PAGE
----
I. verb (damned; damning) Etymology: Middle English dampnen, from Anglo-French dampner, from Latin damnare, from damnum damage, loss, fine Date: 13th century transitive verb 1. to condemn to a punishment or fate; especially to condemn to hell 2. a. to condemn vigorously and often irascibly for some real or fancied fault or defect <
damned the storm for their delay
b. to condemn as a failure by public criticism 3. to bring ruin on 4. to swear at ; curse — often used to express annoyance, disgust, or surprise <
damn him, he should have been careful
I'll be damned
intransitive verb curse, swear II. noun Date: 1619 1. the utterance of the word damn as a curse 2. a minimum amount or degree (as of care or consideration) ; the least bit <
don't give a damn
III. adjective or adverb Date: 1775 damned <
a damn nuisance
ran damn fast

New Collegiate Dictionary. 2001.

, / , , / , , , , (all in a metaphorical sense, as applied to a play, writing, or cause)

Look at other dictionaries:

  • damn — ► VERB 1) (be damned) (in Christian belief) be condemned by God to eternal punishment in hell. 2) harshly condemn. 3) curse. ► EXCLAMATION informal ▪ expressing anger or frustration. ► ADJECTIVE informal ▪ u …   English terms dictionary

  • damn — [dam] vt. damned, damning [ME damnen < OFr damner < L damnare, to condemn, fine < damnum, loss, injury, akin to Gr dapanē, cost < IE * depno , sacrificial feast < base * dā(i) , to part, divide > TIME, TATTER] 1. a) Obs. to… …   English World dictionary

  • Damn — (d[a^]m), v. t. [imp. & p. p. {Damned} (d[a^]md or d[a^]m n[e^]d); p. pr. & vb. n. {Damning} (d[a^]m [i^]ng or d[a^]m n[i^]ng).] [OE. damnen dampnen (with excrescent p), OF. damner, dampner, F. damner, fr. L. damnare, damnatum, to condemn, fr.… …   The Collaborative International Dictionary of English

  • damn — late 13c., to condemn, from O.Fr. damner damn, condemn; convict, blame; injure, derivative of L. damnare to adjudge guilty; to doom; to condemn, blame, reject, from noun damnum damage, hurt, harm; loss, injury; a fine, penalty, possibly from an… …   Etymology dictionary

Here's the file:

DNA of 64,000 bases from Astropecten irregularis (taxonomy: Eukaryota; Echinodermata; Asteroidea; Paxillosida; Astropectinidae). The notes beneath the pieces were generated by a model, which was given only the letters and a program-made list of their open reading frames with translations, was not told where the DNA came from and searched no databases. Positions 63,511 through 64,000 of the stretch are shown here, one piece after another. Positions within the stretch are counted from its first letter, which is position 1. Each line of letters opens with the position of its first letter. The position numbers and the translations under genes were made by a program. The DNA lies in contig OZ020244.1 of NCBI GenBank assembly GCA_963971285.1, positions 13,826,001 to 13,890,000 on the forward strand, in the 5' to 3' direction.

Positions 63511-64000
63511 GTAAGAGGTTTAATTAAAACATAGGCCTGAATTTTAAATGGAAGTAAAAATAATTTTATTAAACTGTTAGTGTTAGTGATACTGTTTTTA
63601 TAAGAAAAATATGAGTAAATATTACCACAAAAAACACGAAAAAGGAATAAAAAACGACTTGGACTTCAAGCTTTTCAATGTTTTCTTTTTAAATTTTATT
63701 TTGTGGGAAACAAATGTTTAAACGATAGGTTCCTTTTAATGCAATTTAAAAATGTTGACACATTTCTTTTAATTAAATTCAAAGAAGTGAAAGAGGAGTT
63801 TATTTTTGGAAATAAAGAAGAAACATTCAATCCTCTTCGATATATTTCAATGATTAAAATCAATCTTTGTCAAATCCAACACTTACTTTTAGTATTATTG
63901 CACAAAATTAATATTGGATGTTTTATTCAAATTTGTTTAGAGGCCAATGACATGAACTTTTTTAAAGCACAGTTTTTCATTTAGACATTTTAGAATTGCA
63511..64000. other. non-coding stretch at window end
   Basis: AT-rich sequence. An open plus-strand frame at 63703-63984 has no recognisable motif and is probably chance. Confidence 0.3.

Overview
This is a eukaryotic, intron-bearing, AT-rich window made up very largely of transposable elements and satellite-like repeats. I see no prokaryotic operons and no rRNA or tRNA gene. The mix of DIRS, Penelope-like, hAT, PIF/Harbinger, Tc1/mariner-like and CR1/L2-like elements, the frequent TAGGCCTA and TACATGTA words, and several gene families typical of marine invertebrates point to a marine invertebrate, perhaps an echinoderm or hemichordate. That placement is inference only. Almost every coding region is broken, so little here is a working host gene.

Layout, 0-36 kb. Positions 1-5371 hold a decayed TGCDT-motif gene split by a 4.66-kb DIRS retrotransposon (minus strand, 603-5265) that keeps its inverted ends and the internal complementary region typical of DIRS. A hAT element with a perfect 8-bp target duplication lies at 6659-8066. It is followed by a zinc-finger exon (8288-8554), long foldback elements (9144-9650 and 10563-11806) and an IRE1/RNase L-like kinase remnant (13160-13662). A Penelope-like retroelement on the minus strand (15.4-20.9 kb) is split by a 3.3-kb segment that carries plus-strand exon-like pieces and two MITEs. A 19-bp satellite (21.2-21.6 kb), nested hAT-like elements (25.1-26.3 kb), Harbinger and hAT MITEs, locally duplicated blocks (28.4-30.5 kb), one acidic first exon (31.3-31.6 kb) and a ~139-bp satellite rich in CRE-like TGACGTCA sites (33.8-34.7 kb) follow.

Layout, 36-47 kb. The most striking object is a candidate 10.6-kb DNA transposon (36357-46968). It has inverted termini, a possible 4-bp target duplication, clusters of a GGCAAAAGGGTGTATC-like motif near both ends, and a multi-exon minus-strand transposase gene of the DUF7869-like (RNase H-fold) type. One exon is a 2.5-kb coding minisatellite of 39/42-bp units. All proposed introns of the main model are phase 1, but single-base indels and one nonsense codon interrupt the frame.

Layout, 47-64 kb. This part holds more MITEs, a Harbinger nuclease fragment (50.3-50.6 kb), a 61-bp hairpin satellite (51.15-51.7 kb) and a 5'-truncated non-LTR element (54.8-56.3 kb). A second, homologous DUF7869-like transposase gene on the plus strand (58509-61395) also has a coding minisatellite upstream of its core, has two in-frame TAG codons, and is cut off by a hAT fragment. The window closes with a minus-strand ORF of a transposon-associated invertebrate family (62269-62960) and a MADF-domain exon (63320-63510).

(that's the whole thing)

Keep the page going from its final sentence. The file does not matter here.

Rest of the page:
• Damn — Damn, v. i. To invoke damnation; to curse. While I inwardly damn. Goldsmith. [1913 Webster] …   The Collaborative International Dictionary of English

  • damn — index proscribe (denounce) Burton s Legal Thesaurus. William C. Burton. 2006 …   Law dictionary

  • damn — vb 1 doom, condemn, *sentence, proscribe Analogous words: *judge, adjudge: *punish, castigate, discipline Antonyms: save (from eternal punishment) Contrasted words: redeem, ransom, *rescue, delive …   New Dictionary of Synonyms

  • damn — [v] condemn, denounce abuse, anathematize, attack, ban, banish, blaspheme, blast, castigate, cast out, censure, complain of, confound, convict, criticize, cry down, curse, cuss*, darn, denunciate, doom, drat, excommunicate, excoriate, execrate,… …   New thesaurus

  • damn — 1. (Damn) (2609↑, 312↓) The all purpose word. Example 1: *See s hot girls* Damn. Example 2: *Your team loses a game* Damn. Example 3: *You spill coffee on a white shirt* Damn. Author: Mike http://damn.urbanup.com/595224 2. (damn) (1526↑, 115↓)… …   Urban English dictionary

  • damn — damn1 [dæm] interjection not polite 1.) used when you are very annoyed or disappointed ▪ Damn! I ve locked my keys in the car. 2.) used when something is impressive or surprising ▪ Damn, she s old. damn 2 damn2 adv [+ adjective/adverb] informal… …   Dictionary of contemporary English

  • damn — damn1 [ dæm ] interjection IMPOLITE used when you are annoyed about something: Damn! I ve broken one of my nails. damn damn 2 [ dæm ] adjective only before noun IMPOLITE used for emphasizing what you are saying, especially when you are annoyed… …   Usage of the words and phrases in modern English

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